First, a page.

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Alphabet’s Sidewalk Labs just unveiled a software that designs whole neighborhoods

This generative design tool will give you a million urban planning concepts to consider. You still have to choose one.

Alphabet’s Sidewalk Labs just unveiled a software that designs whole neighborhoods
[Image: Sidewalk Labs]

When it comes to designing a neighborhood, you might say it takes a village. Urban planners, architects, developers, and city officials all have to work together to create a space that will serve its community best. And all of these stakeholders generally mean increased time, cost, and a fragmented process that leaves constituents to wonder, “what actually is the best option available?”

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Sidewalk Labs, the Alphabet subsidiary focused on urban development and building, is showing how technology can be an aide in that process. The company’s product manager, Violet Whitney, and designer Brian Ho are developing a generative design tool to unify siloed planning teams. First, the tool pulls information from a variety of data sets, including geographic area, regulations, and existing development plans. It also pulls information typically used by engineers, architects, and developers, like street layouts, weather patterns, and building specs. Using machine learning and computational design, it can produce millions of planning concepts from the data.

Once that process is complete and a set of neighborhood plans is created, the tool analyzes the potential impact of each respective plan against quality-of-life measures—from whether inhabitants will get enough light and air, to whether they’ll have access to public transit or be dependent on cars. (Notably, some architects, including Studio Gang and NBBJ, are using similar software to optimize daylight in their tall buildings.)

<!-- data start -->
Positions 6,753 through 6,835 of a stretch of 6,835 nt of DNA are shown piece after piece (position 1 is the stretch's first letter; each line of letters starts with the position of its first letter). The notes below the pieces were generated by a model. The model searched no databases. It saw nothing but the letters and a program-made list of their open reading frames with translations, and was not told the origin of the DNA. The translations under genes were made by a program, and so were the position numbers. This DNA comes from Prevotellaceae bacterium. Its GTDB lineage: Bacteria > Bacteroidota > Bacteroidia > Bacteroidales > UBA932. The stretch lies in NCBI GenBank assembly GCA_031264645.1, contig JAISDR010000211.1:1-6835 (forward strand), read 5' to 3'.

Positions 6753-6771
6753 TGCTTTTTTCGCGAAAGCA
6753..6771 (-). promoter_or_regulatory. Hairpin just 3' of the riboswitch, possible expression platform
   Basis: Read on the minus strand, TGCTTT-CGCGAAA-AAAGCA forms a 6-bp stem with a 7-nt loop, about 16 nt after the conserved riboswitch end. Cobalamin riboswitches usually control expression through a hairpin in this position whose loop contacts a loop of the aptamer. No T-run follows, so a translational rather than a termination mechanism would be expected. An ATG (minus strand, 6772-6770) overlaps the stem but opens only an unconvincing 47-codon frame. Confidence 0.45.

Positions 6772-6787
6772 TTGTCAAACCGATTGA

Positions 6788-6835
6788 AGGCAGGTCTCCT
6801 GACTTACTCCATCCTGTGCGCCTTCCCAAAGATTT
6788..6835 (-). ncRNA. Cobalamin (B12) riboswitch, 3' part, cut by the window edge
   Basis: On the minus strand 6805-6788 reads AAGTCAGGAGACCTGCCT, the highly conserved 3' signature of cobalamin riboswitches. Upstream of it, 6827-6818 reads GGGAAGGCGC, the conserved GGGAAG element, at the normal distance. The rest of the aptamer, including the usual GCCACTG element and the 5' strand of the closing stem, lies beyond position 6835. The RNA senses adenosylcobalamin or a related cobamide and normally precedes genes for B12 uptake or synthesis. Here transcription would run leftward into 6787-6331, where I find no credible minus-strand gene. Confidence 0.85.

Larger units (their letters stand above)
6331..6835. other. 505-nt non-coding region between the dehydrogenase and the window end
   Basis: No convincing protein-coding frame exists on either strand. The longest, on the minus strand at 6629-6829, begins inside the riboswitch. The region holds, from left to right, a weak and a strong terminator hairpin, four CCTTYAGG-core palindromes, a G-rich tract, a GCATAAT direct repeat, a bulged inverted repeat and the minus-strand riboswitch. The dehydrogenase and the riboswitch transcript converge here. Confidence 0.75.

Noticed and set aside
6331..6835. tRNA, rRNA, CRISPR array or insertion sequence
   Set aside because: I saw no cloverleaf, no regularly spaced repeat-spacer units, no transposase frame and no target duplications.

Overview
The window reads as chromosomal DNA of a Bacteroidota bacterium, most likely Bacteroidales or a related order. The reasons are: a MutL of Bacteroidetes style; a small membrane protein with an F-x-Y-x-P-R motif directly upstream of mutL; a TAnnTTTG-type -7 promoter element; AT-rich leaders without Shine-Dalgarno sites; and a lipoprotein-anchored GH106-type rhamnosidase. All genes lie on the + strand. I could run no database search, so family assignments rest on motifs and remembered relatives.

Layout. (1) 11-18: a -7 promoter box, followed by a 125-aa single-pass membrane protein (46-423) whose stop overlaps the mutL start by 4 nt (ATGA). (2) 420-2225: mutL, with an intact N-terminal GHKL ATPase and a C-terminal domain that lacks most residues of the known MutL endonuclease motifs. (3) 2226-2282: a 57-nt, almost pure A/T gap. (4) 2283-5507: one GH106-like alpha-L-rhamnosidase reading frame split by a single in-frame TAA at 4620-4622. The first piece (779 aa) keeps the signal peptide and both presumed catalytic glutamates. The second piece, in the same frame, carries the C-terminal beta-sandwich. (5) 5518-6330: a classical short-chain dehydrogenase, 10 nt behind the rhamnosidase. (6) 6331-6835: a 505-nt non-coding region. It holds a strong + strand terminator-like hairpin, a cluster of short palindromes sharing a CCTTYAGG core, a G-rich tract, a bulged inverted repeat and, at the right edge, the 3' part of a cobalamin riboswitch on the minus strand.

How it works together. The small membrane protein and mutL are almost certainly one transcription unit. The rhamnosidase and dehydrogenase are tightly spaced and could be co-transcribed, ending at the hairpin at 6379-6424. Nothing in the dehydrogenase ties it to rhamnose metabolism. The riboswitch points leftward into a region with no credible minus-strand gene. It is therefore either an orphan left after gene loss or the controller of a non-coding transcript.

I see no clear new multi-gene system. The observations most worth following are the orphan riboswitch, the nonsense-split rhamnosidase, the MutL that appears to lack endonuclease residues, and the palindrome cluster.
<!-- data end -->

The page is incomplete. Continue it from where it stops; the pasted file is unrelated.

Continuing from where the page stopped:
Though the tool’s creators emphasize that “generative design doesn’t provide answers,” its analysis results in a diverse array of design permutations for a team to consider, taking into account trade-offs like daylight versus density. According to Whitney and Ho, the software also becomes smarter as time goes on, and has the ability to learn from what has worked from previous neighborhood designs.

Whitney and Ho emphasize that the tool doesn’t replace the work of a designer, writing that it’s meant to “make the design process more holistic and efficient, helping planners and the community make the most informed decision possible.” They see the holistic approach as a boon to participatory planning and an opportunity for increased community engagement, hypothesizing that the feedback community members typically share at community meetings could be input into the program—leading the tool to make more informed, real-time suggestions based on their comments.

Generative design tools have the potential to give the industry more concepts than ever before to consider. But as a designer it’s still up to you to design with intention. And ultimately, the choice is still yours.

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About the author

Lilly Smith is an associate editor of Co.Design. She was previously the editor of Design Observer, and a contributing writer to AIGA Eye on Design.

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